ca.portal.admin

Re: COBOL calls

Discussion created by ca.portal.admin on Sep 30, 2007
Jon, let's look at it some more. An svc screen is telling the operating
system first level interrupt handler to give your routine (the svc screen)
control on every svc call. An svc call is an operating instruction that
causes a machine iterrupt. So of course not every user program can do that,
because if IBM allowed it, then any user could highjack the operating system
by interrupting calls for operating system services. But I dont think
setting the svc screen in and of itself is that performance degrading, but
letting a cobol application program make an svc call is. Depending on the
transaction rate, this could be expensive. Each time that Cobol program
does an svc call, like a getmain, there's a machine interrupt, the machine
gives control to the first level interrupt handler in MVS and looks at the
call, examines whether it's one that is being screened, then loads the
routine if it screens this svc, and gives control back to the MVS
dispatcher, which may or may not dispatch IDMS for continuation, depending
on the priorities in the system. Part of IDMS's great performance is due to
the pains that developers went through to keep extraneous svc calls to a
minimum. So, I think the bottom line is, the setting of the screen isn't
prohibitive, but letting a cobol program make the svc calls is. Of course
that wouldn't be IDMS's fault, since it's a COBOL compile option and a
matter between the user and IBM.



Lutz Petzold




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Re: COBOL calls
"Jon, let's look at it some more. An svc screen is telling the operating system first level interrupt handler to give your routine (the svc screen) control on every svc call. An svc call is an operating instruction that causes a machine iterrupt. So of course not every user program can do that, because if IBM allowed it, then any user could highjack the operating system by interrupting calls for operating system services. But I dont think setting the svc screen in and of itself is that performance degrading, but letting a cobol application program make an svc call is. Depending on the transaction rate, this could be expensive. Each time that Cobol program does an svc call, like a getmain, there's a machine interrupt, the machine gives control to the first level interrupt handler in MVS and looks at the call, examines whether it's one that is being screened, then loads the routine if it screens this svc, and gives control back to the MVS dispatcher, which may or may not dispatch IDMS for continuation, depending on the priorities in the system. Part of IDMS's great performance is due to the pains that developers went through to keep extraneous svc calls to a minimum. So, I think the bottom line is, the setting of the screen isn't prohibitive, but letting a cobol program make the svc calls is. Of course that wouldn't be IDMS's fault, since it's a COBOL compile option and a matter between the user and IBM.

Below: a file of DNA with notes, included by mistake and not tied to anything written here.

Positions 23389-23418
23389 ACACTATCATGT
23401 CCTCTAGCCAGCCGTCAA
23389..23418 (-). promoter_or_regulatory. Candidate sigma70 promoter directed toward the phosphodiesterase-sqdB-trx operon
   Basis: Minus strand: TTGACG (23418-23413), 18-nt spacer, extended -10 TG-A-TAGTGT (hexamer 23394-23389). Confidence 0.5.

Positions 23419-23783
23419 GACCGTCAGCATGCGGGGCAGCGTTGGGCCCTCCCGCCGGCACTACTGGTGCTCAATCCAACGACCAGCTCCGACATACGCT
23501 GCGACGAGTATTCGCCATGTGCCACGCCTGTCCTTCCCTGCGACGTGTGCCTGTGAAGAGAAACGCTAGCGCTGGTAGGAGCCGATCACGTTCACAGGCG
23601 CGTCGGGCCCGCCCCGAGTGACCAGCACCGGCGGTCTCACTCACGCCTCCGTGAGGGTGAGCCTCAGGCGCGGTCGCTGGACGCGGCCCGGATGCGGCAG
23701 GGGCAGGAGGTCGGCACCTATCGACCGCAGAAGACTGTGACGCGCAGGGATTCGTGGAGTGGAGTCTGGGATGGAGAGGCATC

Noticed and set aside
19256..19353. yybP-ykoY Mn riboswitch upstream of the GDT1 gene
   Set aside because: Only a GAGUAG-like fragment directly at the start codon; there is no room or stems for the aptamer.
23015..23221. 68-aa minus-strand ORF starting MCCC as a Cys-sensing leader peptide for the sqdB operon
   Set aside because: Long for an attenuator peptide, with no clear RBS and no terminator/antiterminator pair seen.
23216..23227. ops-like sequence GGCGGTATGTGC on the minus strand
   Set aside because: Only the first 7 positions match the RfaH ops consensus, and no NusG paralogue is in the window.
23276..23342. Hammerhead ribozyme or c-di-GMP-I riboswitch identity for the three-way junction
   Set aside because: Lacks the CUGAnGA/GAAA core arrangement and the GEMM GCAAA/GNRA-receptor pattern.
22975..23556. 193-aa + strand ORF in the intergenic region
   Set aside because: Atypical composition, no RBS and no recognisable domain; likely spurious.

Lutz Petzold




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you think you have received this e-mail in error, please advise the
sender by reply e-mail and then delete this e-mail immediately.
Thank you. Aetna
"
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Re: COBOL calls
"Lutz -

This is very interesting....
This is the first time I've ever heard that SVC screening is an SVC call in
itself.
I thought the whole purpose was to prevent SVC calls for functions that
could be performed most efficiently using IDMS-DC services.
I had always thought it was a ""trap"" before the SVC was allowed to take
place.
This sounds self-defeating.....you make an SVC call to prevent making an SVC
call.
Can you share more information on this?

Thanks.
Jon Gocher

----- Original Message -----
From: ""Petzold, Lutz"" <PetzoldL@AETNA.COM>
To: <IDMS-L@LISTSERV.IUASSN.COM>
Sent: Thursday, September 27, 2007 9:55 AM
Subject: Re: COBOL calls


Yes, that's the way it works, although at one time svc screening was
turned off I thought, but you do realize that an svc screen is an svc
call in itself, and puts the IDMS region in an interrupt state, meaning
there is a severe performance penalty on applications that do a lot of
'calls'. I never heard CA promoting operating system waits/interrupts.


Lutz Petzold

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